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Description: Generally speaking, canned goods, provided they have been properly treated and properly canned, will keep indefinitely, but there are various factors which will give rise to rapid deterioration of the product. For example, the acids of certain fruits and vegetables may give rise to pin holes in the metal containers. Any imperfection in the product will cause rapid deterioration. Pin holes may also be caused by rusting, and the rust in its turn may have been caused by other means than contact with fresh or salt water. In some instances, examination of rusted cans has demonstrated that the glue used to label the cans contained or subsequently absorbed a certain quantity of moisture which had caused the cans to become rusted and subsequently holed. Rusting and subsequent holing may also be due to sawdust from wet or unseasoned timber being used in the packing, or even to wet or unseasoned timber being used in the making of the cases. Blowing of tins is generally ascribed to improper closure of the tins or incomplete sterilization of the contents, but wetting or denting of the tins during transit may cause minute holes through which bacteria can gain access to the contents. Rusted or strained seams are a similar cause; improper or insufficient packing can account for a variety of damage in canned goods. Cans of sub standard quality and insufficient tightness of the seams are a further cause of blowing, as is insufficient thermal processing, and the surveyor should be careful to note in his report any such deficiency. Blowing of tins may cause rusting and staining of otherwise sound tins, and, where this has occurred, the surveyor should make particular mention of this fact in his report. Discoloration of goods in cans may be the result of the action of sulphur on the container, and certain types of goods should be packed in glass or enamel containers. If the air has not been completely extracted from the cans, or the cans have not been properly sealed or the contents not properly sterilized, deterioration may occur, which will be accelerated in high temperatures. Defects in tins may be obscured by labels, these defects being of such a nature as to allow the entry of bacteria or seepage of contents. Where rusting of cans has not given rise to leakage or blowing, it may be possible to remove the rust spots, treat the surface of the tins with a suitable oil and so restore their appearance. Similarly, if canned goods have been submerged in water they should be washed thoroughly in fresh water and dried immediately on exposure to the air, then coated with a suitable oil or grease to prevent rusting. If certain canned goods are subjected to unduly low temperatures, this may result in the crumbling of the contents of cans, the bursting of the seams and sweating and rusting. Provided the cans have not burst, nor the seams loosened, they should be allowed to remain in that condition until such time as they are ready for use, when they should be allowed slowly to assume the natural temperature. Claims arise on account of sweat damage when shipment takes place in the spring from ports of British Columbia to Canadian East Coast ports, via Panama, due to the fluctuation of temperatures during the voyage. When loaded at Vancouver, or other ports where the temperatures are low, the goods are subjected to increased temperatures during the passage through the Canal, causing condensation when the vessel once again enters the lower temperatures of the Gulf of St. Lawrence. As these vessels usually carry shipments of lumber, the risk of sweat damage is increased. An investigation carried out on the West Coast of North America disclosed that heaviest sweat damage can be traced to Canneries not equipped with pre-cooling warehouses. Shipments which left the Canneries without pre-cooling and traveled by trucks through cold nights on their way to the harbor were found to contain cans with moisture spots under the labels, and along the rims or tops of the cans. Unsuitable or insufficient packing can account for a variety of damage in canned goods. "Lip-lifting" may be caused by the upper and lower edges of cans working against one another during transit. Crushing or denting reduces the cubic capacity of the tin and distends the ends, giving the appearance of blowing. Care should be taken to identify this class of damage. Denting or springing giving the appearance of blowing may be due to the manner in which they have been pneumatically closed, or due to the cans being overfilled. Generally speaking, where a can is not leaking or the seams are not seriously damaged, the contents may be edible. Tins packed in boxes can become defective through production faults. Defective tins with these faults can be divided into two groups - "Hollow sounders" and "Leakers." Hollow sounders can be identified by tapping them at both ends, and leakers can be recognized by swelling.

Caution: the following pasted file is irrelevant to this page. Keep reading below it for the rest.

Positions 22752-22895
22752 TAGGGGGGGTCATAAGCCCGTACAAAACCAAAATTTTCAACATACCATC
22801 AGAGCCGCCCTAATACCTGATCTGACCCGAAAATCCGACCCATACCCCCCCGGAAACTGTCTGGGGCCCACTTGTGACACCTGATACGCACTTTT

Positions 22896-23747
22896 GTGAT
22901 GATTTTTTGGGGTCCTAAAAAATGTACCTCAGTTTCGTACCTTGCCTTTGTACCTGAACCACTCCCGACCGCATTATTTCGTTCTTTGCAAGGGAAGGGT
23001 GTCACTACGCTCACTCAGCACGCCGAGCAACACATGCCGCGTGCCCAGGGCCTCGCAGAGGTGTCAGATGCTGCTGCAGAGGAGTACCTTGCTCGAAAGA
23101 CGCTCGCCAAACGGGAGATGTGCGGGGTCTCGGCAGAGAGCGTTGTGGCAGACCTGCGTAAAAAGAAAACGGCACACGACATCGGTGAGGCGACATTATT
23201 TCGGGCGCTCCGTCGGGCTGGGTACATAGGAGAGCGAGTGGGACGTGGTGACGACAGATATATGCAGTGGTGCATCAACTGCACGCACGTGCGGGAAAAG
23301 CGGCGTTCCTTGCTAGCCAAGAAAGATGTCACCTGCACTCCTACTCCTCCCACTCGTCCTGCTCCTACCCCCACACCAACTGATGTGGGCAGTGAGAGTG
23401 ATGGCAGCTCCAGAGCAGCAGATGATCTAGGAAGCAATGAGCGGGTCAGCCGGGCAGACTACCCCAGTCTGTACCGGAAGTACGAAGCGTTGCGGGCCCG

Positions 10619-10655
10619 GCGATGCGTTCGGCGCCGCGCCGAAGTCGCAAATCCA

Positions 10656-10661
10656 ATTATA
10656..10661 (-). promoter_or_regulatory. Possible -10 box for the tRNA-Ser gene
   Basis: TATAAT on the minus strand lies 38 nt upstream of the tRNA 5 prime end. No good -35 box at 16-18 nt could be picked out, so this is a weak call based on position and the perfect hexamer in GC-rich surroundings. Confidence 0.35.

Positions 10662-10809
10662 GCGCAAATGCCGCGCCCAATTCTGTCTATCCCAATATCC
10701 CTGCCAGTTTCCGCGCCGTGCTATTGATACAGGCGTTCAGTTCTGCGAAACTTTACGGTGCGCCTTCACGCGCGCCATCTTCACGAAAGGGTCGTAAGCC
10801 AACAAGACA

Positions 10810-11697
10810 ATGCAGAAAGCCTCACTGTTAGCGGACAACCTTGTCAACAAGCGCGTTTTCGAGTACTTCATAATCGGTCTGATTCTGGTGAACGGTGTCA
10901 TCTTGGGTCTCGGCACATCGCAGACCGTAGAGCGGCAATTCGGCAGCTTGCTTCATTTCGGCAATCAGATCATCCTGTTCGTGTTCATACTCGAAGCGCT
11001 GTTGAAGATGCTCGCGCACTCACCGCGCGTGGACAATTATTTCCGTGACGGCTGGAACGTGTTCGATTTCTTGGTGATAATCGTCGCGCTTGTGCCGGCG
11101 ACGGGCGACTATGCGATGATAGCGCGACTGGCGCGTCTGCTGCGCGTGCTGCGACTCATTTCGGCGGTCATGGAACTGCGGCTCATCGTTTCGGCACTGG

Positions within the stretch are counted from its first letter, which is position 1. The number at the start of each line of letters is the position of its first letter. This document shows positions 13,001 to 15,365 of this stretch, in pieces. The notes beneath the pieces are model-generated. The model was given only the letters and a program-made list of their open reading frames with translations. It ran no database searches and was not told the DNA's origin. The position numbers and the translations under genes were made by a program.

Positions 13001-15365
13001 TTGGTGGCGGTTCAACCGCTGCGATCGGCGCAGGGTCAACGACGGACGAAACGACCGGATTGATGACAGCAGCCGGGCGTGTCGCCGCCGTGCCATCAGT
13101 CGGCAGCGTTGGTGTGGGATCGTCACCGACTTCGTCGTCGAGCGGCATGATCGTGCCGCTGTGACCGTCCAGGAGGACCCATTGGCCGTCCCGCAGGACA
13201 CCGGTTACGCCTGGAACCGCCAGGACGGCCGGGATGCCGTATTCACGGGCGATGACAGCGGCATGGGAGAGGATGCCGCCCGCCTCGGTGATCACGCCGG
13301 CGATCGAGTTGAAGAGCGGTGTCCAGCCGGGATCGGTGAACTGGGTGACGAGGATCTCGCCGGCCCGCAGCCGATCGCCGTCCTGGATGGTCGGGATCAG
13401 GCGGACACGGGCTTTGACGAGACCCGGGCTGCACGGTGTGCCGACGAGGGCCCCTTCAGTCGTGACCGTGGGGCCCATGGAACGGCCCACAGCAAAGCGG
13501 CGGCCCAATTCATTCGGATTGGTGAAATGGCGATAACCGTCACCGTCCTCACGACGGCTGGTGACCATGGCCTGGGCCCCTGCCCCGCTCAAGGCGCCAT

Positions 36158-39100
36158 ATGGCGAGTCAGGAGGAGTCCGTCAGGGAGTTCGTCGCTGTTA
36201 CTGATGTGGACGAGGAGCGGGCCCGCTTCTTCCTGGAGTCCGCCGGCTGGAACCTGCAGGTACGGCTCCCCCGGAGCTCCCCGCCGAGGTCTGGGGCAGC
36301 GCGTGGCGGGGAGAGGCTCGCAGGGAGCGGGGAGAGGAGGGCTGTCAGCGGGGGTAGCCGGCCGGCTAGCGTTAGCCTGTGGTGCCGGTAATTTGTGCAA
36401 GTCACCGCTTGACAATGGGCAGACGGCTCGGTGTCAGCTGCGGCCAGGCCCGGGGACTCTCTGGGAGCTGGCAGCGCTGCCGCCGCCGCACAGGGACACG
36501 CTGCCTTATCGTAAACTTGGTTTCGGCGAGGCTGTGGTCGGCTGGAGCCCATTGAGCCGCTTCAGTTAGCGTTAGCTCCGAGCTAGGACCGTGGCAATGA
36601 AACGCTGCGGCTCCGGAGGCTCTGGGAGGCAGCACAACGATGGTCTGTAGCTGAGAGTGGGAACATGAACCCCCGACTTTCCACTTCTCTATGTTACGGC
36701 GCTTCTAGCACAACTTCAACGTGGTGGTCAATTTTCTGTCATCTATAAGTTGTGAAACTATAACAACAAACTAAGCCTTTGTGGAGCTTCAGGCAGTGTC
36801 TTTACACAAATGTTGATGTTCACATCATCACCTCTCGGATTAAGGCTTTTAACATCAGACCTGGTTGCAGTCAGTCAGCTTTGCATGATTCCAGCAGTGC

Index: 141
Commodity Name: CANNED GOODS

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